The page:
Exclusive: Researchers Allege Tron Plagiarized Code from other Crypto Projects
Researchers from Digital Asset Research (DAR) have discovered multiple instances of code copied from other projects in the Tron codebase.
It seems that Tron developers plagiarised code from Ethereum among other projects and changed filenames to make it difficult to identify the source of the code. DAR published an article on Medium about the plagiarism and the legal and technical problems that may now affect the Tron mainnet going forward.
“On December 31, 2017, the project was initially accused of violating the GNU Lesser General Public License v3.0 (LGPL) because the project does not mention that its client, Java-Tron, was derived from EthereumJ, which is one of the first Ethereum libraries,” DAR wrote, adding:
CCN spoke to Lucas Nuzzi of DAR who provided the following image in support of the plagiarism allegations, which follow a previous instance of Tron apparently lifting extensive portions of its whitepaper from other projects.
Nuzzi went on to explain that apart from the potential legal and ethical concerns surrounding plagiarised code, the codebase now faces technical problems as well that could prove to be very significant.
DAR researchers were not funded specifically to research the Tron codebase — the project is a sell-side research firm that focuses on the analysis of digital assets for institutional investors, and generates revenue from subscribers who pay to gain access to exclusive material that will help inform them when investing in cryptocurrency projects like Tron.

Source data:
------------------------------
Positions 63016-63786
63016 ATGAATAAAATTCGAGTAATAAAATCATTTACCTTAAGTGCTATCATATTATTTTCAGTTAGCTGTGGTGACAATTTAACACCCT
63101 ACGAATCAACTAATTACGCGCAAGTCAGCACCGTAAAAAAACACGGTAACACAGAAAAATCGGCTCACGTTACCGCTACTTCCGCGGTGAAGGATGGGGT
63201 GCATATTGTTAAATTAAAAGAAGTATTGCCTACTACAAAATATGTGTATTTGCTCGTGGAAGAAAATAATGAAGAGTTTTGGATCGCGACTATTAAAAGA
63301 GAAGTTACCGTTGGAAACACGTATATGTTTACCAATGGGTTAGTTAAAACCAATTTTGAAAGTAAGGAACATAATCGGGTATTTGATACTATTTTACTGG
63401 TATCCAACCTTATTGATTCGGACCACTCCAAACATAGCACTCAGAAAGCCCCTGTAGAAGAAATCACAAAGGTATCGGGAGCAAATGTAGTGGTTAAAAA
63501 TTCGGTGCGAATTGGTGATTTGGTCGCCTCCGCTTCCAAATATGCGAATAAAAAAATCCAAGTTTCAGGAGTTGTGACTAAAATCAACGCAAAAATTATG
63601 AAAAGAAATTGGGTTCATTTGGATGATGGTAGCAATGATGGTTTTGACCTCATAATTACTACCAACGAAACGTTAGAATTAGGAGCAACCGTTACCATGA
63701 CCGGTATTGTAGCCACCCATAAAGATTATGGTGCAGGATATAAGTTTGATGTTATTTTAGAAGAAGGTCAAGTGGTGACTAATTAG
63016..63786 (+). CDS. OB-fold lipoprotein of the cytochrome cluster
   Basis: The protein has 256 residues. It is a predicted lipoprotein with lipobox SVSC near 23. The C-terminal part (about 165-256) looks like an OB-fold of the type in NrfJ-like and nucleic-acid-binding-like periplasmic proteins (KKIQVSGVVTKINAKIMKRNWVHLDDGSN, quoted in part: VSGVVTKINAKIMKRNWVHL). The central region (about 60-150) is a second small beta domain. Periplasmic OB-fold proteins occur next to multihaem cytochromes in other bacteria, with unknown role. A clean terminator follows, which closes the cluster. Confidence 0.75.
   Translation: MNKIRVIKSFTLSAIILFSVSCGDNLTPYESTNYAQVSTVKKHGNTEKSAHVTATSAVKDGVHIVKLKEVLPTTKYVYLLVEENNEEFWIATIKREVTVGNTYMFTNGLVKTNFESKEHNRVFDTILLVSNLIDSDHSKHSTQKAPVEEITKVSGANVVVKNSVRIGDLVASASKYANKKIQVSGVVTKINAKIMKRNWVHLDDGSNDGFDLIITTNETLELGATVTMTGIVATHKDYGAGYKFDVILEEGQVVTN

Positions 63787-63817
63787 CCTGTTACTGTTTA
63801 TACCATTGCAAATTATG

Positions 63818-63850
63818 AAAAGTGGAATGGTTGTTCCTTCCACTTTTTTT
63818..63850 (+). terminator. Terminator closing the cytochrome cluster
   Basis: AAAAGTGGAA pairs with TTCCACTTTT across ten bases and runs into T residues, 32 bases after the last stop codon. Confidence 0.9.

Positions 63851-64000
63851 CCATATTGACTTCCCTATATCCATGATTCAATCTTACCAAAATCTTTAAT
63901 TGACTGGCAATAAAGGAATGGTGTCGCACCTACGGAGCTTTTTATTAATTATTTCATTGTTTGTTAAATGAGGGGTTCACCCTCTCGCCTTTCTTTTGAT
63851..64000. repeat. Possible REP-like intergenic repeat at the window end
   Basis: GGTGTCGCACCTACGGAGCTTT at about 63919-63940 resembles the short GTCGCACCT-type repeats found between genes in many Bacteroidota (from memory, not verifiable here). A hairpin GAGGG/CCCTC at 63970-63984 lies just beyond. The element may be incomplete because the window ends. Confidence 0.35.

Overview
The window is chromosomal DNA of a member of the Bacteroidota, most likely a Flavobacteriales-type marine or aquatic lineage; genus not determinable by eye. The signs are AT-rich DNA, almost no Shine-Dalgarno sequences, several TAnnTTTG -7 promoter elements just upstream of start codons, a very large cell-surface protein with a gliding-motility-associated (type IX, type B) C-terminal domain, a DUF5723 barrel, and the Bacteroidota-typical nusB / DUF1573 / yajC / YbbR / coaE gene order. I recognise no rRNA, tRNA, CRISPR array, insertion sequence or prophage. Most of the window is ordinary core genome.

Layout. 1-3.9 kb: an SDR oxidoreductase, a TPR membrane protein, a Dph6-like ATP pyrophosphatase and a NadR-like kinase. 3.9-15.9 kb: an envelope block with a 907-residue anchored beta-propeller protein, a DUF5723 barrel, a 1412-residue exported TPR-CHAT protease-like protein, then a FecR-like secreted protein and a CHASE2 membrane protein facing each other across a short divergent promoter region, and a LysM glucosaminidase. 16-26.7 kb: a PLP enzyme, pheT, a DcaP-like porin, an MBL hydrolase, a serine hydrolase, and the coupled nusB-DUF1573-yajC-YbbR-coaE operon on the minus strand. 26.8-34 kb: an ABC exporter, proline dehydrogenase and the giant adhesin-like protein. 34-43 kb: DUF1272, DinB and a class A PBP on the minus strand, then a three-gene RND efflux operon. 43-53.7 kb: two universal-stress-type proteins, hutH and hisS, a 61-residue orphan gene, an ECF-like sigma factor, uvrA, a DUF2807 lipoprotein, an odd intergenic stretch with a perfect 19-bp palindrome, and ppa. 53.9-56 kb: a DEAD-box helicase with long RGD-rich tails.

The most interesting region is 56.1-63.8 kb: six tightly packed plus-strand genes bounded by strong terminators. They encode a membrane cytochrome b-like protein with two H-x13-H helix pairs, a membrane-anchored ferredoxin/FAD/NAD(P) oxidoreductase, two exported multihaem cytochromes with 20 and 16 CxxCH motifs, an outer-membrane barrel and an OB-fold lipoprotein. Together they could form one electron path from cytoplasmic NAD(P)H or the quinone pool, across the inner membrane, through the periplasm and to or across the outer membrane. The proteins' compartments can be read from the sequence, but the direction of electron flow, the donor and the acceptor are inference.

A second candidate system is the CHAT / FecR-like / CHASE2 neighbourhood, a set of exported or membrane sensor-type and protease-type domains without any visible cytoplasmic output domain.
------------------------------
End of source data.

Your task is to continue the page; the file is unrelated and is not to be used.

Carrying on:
“My job is to perform deep technical due diligence for our clients, which involves reviewing the entire codebase of the projects we cover, which is what I did with TRON,” Nuzzi said. “Most of our research is exclusive to our clients, but whenever we find something that the entire community can benefit from, we share it.”
With the mainnet migration due to take place on June 25, it’s possible that Tron may face multiple technical and legal problems that will negatively impact the performance and success of the project. Tron staff did not immediately respond to a request for comment on the matter.
In the meantime, Nuzzi has another suggestion for Tron — one they are free to copy, attribution or not.
PSA: If you think the #EOS launch was chaotic, wait until #TRON launches in a couple of days... I also happened to have reviewed the entire $TRX codebase.— Lucas Nuzzi (@LucasNuzzi) June 19, 2018
My eyes hurt.
They should rebrand to "TRON: the Frankenstein of crypto." Learn more ?
Featured Image from Shutterstock
• Join CCN's crypto community for $9.99 per month, click here.
• Want exclusive analysis and crypto insights from Hacked.com? Click here.
• Open Positions at CCN: Full Time and Part Time Journalists Wanted.